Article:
Massive ICC Africa pull out on cards
Lovemore Ranga Mataire
An exodus of African countries from the ICC is on the horizon following Namibia’s resolution to pull out of the court citing selective prosecution of African leaders.
Namibia, which joined the ICC in 2002, becomes the first African country to boldly resolve to pull out barely two months after South Africa’s African National Congress passed similar recommendations to withdraw membership from the court.
The move by Namibia is set to embolden other African countries to pull out of the body, which is largely viewed as a mere appendage of the West’s hegemonic hold on developing countries.
At a media briefing on Tuesday, Namibian Information Minister Tjekero Tweya on Monday disclosed that his country’s Cabinet’s had recommended pulling out of the ICC and had tasked the Ministry of International Relations and Co-operation to review the country’s foreign policy.
“Cabinet approved Namibia’s position regarding possible withdrawal from the International Criminal Court, given the discussions of the Swapo Party central committee.”
Swapo has over the years repeatedly criticised the ICC for being blatantly biased against African and other developing nations including targeting African leaders.
In a speech delivered at the African Union in South Africa this year, Namibian President Geingob said the ICC was becoming an “abomination” by abrogating its mandate.
“Some people are saying we are the one who created the ICC. However, when one creates something to be an asset but later on it becomes an abomination, you have the right to quit it since it has ceased serving its purpose,” part of President Geingob read.
He further stated that no institution or country had the prerogative to dictate to Africans, who and by whom they should be governed and urged the court to stay out of the domestic affairs of Kenya.
Namibia has not been spared from the biased noose of the ICC. In 2007, the National Society of Human Rights (NSHR), now NamRights, lodged a submission to the ICC requesting that former President Sam Nujoma, former Defence Minister Erkki Nghimtina, former chief defence Solomon ‘Jesus” Hawala and NDF first battalion colonel Thomas Shuuya be investigated for ‘instigating, planning, supervising, abetting, aiding and defending the disappearance of hundreds of Namibians.”
Although Zimbabwe is not a signatory, President Mugabe as the African Union chairperson has consistently led the clarion call for African to pull out from the court largely viewed as an instrument to make African leaders pliable to Western nations’ machinations.
University of Zimbabwe political science lecturer Lawrence Mandara said Namibia’s government resolution to pull out of the ICC confirmed a long held African position that the body was a mere political tool used by powerful nations to bring in line weaker developing nations.
“When Namibia signed the Rome statues I am sure they had good intentions but have since realised that the court does not serve their interests as a nation. It is within their right to pull out and Namibia is just a pacesetter. I won’t be surprised to see other African nations doing the same,” said Mandara.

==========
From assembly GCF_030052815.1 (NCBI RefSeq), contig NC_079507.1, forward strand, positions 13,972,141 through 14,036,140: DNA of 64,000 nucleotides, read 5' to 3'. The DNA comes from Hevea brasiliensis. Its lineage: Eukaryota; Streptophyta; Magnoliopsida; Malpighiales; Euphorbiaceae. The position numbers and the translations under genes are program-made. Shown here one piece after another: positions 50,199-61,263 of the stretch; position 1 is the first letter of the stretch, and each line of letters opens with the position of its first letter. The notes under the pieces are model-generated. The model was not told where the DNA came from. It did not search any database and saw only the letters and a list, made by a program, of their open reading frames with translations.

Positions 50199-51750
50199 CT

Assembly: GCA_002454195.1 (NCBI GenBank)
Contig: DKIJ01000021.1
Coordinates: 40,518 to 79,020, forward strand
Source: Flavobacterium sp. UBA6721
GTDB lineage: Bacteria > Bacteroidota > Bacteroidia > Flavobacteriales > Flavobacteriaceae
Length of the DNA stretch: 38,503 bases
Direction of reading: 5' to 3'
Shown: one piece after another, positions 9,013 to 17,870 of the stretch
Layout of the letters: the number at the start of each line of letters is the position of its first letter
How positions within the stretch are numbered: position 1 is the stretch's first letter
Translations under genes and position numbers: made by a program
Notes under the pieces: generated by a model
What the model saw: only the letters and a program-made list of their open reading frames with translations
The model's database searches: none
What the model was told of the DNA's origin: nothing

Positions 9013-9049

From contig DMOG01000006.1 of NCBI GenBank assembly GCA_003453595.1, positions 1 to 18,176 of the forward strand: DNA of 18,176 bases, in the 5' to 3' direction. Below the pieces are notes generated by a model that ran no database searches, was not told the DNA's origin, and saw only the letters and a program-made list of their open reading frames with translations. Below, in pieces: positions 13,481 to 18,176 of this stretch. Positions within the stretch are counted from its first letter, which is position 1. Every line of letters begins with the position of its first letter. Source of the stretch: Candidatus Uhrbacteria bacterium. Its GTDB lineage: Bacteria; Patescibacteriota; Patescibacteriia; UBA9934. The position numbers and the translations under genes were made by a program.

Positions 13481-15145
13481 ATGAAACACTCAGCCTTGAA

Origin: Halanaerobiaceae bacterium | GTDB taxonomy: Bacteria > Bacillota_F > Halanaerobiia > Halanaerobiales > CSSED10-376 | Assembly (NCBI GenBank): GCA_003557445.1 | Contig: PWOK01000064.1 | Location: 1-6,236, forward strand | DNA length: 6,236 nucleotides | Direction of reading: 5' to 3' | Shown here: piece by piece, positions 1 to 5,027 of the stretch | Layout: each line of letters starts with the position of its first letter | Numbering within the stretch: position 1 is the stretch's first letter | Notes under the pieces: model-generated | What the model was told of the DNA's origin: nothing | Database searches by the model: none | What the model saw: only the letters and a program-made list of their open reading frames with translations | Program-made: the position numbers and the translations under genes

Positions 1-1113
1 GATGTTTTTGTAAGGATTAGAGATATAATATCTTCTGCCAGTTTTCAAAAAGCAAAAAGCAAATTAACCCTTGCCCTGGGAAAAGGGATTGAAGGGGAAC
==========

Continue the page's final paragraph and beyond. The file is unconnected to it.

He said it was very likely that at its general assembly meeting next year, the AU is going to pass a resolution for a continental pull out from the ICC.
Another political analyst, Professor Charity Manyeruke, said Namibia had done the right thing given ICC’s checkered history in the application of law.
“The conduct of ICC in terms of conducting its business has been biased against African countries and other developing nations. When an institution is being used by other powerful nations for their own selfish ends, that institution looses credibility and will no longer be serving any good,” Prof Manyeruke said.
She said the ICC’s role was meant to reduce Africans to puppets of the West and it does not augur well that its chief prosecutor, Fatou Bensouda, was an African from Gambia.
Prof Manyeruke said most African nations who are members of the ICC are likely to follow Namibia’s example.
She said the decision by Namibia and South Africa to pull out of the ICC had far reaching implications in terms of the tattered credibility of the court. The decision by South Africa’s ANC came after President Jacob Zuma’s government was censured by ICC for disregarding an ICC-construed court order to arrest the Sudanese president, Omar Al Bashir, when he entered the country to attend an AU summit earlier this year.
The Sudanese leader has been accused of genocide and war-crimes by the ICC.
He visited South Africa in June and was allowed to leave despite a court order to detain him.
In 2013, a number of AU member states threatened to pull out of the ICC in response to charges brought against Kenyan president Uhuru Kenyatta and his deputy William Ruto.
The two were accused of fuelling violence in the wake of the country’s 2007 presidential elections, in which more than 1000 people were reportedly killed.
There are 15 cases currently before the ICC, all of them against Africans. There is every indication that the ICC is targeting African leaders, working to a script written in Washington, Paris and London.